Inequalities & Income – Global Challenge
Extreme poverty is defined as living on less than $1.90 a day, and an average of 9.2% of the global population still lives below the international poverty line (IPL). This figure represents the typical poverty line of some of the world’s poorest economies. To make matters worse, the global pandemic has gradually reversed the steady progress made towards eliminating global poverty over the past 20 years. It is estimated that the global recession brought upon by the pandemic may cause over 1.4% of the world’s population to fall into extreme poverty. Out of that, it is projected that an increasing number of urban dwellers are expected to fall into extreme poverty, with 82% originating from middle-income countries.
In addition to the pandemic, various undercutting factors have exacerbated the issue of global poverty over the years. Lack of inclusive economic growth, job insecurity, low wages, limited livelihoods and opportunities have all resulted in poverty and the inability to break away from it. High levels of inequality also impedes poverty reduction by undermining the sustainability of economic growth. Therefore, discrimination, historical and current exclusion from resources, people experiencing gender, ethnic, and racial and other inequalities often experience poverty.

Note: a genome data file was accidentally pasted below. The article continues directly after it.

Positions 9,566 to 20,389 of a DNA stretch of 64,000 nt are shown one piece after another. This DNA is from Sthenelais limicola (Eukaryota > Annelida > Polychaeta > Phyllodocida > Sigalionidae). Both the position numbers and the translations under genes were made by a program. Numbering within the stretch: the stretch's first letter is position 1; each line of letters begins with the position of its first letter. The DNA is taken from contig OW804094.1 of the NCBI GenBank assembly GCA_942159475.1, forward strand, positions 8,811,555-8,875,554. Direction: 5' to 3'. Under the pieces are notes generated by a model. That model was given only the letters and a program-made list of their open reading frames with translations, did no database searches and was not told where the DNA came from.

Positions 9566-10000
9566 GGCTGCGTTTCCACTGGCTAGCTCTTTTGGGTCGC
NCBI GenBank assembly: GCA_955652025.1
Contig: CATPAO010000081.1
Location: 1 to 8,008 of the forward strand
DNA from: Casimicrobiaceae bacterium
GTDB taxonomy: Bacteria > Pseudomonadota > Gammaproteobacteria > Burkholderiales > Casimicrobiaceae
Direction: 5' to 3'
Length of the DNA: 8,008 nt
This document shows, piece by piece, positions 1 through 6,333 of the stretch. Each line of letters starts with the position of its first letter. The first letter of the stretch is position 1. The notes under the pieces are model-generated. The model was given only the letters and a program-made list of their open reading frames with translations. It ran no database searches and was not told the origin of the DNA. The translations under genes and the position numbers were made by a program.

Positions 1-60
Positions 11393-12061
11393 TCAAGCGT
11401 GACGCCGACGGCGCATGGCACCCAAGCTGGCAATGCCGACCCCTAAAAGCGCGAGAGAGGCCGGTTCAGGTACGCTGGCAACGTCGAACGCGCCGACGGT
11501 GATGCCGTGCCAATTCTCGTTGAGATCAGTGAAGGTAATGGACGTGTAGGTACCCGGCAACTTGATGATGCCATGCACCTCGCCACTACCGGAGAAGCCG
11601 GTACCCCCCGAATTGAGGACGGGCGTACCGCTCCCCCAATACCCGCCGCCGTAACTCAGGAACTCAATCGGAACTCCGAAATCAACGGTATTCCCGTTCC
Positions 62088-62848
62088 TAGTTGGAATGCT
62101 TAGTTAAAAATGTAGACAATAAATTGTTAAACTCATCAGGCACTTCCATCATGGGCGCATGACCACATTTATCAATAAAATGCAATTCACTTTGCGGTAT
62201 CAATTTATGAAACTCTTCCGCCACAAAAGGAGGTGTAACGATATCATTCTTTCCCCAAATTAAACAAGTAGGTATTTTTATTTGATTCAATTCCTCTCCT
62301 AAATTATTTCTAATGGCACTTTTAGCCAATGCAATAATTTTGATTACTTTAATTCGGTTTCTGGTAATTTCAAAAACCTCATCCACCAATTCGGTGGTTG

Climate change and rising conflicts and wars are also factors that continue to deepen the levels of extreme poverty worldwide. It is projected that up to 132 million people will be pushed into extreme poverty brought on by climate change by 2030. Poverty by climate change largely affects developing nations, with the most urgent issues varying across regions. In Sub-Saharan Africa, reduced agricultural yield causes an increase in food prices. This not only throws them into deeper poverty it also exacerbates the issue of food insecurity. While in South Asia, there are three key drivers of poverty: food price, health concerns from the prevalence of diarrheal diseases, and natural disasters due to large exposure to cyclones, floods, and other extreme weather events.
Globally, the prevalence of fragile and conflict-affected situations continues to rise. It is reported that more than 40% of the global poor live in economies affected by fragility, conflict and violence. That number is expected to rise to 67% in the next decade. Conflict causes serious disruption to people’s lives and impedes countries’ growth. People living in areas with conflict are more likely to suffer monetary, education and infrastructure deprivations simultaneously. This inadvertently creates a vicious cycle that deteriorates human capital, incomes and socioeconomic mobility.